MARINE PLYWOOD 1,22x2,44m (4'x8') (preferably Gaboon or Okoume plywood)

3mm (1/8") - 7 sheets

6mm (1/4") - 18 sheets (21 sheets for Cruise-Mini) at an extra cost

9mm (3/8") - 17 sheets

12mm (1/2") - 2 sheets (4 sheets for Cruise-Mini) at an extra cost

RESIN & GLASS (for coatings and reinforced areas)

Epoxy resin (low viscosity 100% solids) - 40kg (90lb)

50mm (2") Wide woven tape - 60m (200')

75mm (3") Wide tape - 15m (50')

100mm (4") Wide tape - 15m (50')

450g/sq.m Biaxial fabric - 8sq.m (90sq.ft)

The above list is what we include in the base kit.

One of the two Didi Mini Transats we built, named Warlock and seen here at the RCYC in Cape Town Harbour, it was this boat that allowed us to develop the boats interior, that includes the ballast water tanks as well.


The inside and out of the Cape Henry 21 yacht

Now being built here in Cape Town, we have one of our kits assembled and fast reaching the stages when it will be spray painted.

This is a very large volume boat, check all that space, this boat will have the twin bilge keels to optimise the floor space inside.

We can now offer the base kit as a flat pack of plys, or the options to the rest of the boats materials.

There is a huge double berth forwards, then two singles port and starboard.

This makes the maximum out of the 21 feet of boats length, room for a small stove and a book shelf, a Porta Pottie type loo can also be made to fit.

The cockpit is spacious, there is more space here than on the Compass 47 yacht on the right.

Built up hull and deck units now available to your order.

The Cape Henry 21, its a larger version of the Cape Cutter 19, just 10% longer it is 30% larger volume wise, there is a Cape Charles 32 to the same principal on the drawing board too, this sounds like a great sized cruising boat.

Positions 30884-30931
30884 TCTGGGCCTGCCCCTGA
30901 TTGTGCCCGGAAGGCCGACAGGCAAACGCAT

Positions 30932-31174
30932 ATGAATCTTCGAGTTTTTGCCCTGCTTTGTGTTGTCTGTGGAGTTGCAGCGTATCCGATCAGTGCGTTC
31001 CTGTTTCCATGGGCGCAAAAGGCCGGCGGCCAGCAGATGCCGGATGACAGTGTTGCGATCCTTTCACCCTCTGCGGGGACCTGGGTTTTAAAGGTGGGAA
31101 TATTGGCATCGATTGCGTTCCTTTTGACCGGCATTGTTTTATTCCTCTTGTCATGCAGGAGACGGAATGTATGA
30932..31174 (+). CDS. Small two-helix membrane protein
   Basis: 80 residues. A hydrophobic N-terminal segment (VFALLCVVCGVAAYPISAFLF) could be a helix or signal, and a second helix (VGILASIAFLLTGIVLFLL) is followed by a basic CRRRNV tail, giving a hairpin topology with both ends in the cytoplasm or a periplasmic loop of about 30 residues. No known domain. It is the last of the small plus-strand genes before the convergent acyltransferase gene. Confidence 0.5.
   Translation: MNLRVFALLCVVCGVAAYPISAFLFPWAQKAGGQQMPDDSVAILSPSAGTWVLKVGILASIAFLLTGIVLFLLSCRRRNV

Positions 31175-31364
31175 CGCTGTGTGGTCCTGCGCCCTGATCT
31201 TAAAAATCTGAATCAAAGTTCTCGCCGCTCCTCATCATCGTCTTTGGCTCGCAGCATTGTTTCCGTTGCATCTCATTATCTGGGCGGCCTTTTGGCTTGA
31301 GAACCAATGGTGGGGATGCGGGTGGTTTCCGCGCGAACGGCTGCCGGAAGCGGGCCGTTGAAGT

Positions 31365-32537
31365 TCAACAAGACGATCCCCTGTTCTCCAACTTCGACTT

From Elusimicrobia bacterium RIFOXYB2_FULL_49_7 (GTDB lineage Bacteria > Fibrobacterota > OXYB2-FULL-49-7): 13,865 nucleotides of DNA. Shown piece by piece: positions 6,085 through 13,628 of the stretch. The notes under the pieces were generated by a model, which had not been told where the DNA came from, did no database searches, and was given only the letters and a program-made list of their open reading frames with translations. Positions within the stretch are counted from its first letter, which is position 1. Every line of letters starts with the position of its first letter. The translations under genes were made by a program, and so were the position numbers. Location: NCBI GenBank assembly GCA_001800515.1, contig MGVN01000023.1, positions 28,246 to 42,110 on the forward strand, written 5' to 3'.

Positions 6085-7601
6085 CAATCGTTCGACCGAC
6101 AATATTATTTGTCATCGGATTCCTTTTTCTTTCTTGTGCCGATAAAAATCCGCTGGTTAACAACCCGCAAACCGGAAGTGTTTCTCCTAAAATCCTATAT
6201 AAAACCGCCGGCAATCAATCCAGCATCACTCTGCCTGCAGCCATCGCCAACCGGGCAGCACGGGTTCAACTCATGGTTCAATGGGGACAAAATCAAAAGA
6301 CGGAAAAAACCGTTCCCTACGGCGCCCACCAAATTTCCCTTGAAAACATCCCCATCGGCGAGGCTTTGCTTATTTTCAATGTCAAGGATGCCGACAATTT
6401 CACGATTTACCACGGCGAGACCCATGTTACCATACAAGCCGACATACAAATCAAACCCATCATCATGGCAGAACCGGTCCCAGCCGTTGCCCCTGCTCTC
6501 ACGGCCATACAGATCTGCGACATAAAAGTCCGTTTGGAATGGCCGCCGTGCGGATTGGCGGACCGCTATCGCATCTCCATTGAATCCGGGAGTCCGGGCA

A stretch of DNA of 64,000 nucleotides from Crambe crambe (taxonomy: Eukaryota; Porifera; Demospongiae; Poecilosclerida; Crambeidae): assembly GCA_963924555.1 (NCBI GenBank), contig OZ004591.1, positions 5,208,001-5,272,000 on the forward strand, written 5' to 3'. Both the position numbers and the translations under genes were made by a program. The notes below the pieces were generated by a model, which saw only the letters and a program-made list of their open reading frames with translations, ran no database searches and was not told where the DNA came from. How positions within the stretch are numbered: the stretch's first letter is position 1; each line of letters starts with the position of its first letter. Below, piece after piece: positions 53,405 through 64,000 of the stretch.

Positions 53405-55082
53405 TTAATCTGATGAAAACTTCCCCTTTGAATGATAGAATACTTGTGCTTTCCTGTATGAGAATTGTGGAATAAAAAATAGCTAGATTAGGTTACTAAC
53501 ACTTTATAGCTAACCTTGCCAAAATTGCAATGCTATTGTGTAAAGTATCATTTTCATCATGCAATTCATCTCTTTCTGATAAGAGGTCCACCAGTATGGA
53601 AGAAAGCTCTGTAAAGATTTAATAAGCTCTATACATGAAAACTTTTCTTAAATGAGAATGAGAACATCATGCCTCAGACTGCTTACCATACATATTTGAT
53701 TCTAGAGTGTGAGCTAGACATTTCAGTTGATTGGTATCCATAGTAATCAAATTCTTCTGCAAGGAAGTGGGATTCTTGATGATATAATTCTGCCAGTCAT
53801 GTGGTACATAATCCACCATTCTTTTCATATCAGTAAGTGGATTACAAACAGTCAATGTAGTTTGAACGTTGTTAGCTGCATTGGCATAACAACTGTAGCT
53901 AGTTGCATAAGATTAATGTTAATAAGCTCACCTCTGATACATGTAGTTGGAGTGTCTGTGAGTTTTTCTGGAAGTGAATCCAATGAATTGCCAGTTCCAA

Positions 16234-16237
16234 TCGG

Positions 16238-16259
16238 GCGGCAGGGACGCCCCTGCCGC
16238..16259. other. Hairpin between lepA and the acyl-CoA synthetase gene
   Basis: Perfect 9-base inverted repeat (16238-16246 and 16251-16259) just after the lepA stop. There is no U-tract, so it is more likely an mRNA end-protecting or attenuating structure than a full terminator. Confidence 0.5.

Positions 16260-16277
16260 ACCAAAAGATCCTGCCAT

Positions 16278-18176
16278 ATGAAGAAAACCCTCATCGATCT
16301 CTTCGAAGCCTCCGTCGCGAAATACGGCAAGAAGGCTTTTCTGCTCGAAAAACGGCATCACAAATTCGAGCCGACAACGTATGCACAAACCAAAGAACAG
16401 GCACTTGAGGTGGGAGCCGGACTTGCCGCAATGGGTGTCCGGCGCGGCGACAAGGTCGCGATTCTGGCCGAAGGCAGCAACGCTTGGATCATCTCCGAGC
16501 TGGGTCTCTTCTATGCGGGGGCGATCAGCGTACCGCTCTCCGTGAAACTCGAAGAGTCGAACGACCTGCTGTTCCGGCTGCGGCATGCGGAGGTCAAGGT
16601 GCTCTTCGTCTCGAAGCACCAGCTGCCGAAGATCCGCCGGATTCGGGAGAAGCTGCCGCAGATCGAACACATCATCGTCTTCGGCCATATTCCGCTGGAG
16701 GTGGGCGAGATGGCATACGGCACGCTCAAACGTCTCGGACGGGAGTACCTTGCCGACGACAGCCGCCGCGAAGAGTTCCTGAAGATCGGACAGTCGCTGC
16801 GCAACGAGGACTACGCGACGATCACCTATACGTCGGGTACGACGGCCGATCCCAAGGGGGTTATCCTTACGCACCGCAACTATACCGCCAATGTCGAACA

Figaro V has a new none slip deck finish

Seen here and looking really fine, Figaro V looks as good as I have seen for some years. The dark blue hull paint was changed to protect the cold moulded hull from the effects of the sun, the new none slip deck system tie it all together and give the boat a highly waterproof and hard wearing deck cover.

Paints and the special none slip materials are from CKD Boats cc.


Hout Bay Harbour four years back

Time flys and having just found this picture I realise that the cat was launched then is now in Australia,the Dix 43 has its mast repainted and back on.

Photo by RMcBride using a Sony cybershot digital camera.

My thanks to the guys at Sparcraft who tied the two mast lifts into a one day event.

you will find it hard to do this kind of job on your own, so also thanks to Rod and Athol whe were up around 6am to help with the line pulling.

 The morning coffee tasted great.

Rod left, Athol to the right, thanks guys!

Rod and his wife Mary have been cruising some three years now, they are in the West Indies and on Shear Tenacity, their Shearwater 39. Athol is preparing his William Gardener design for a trip one day.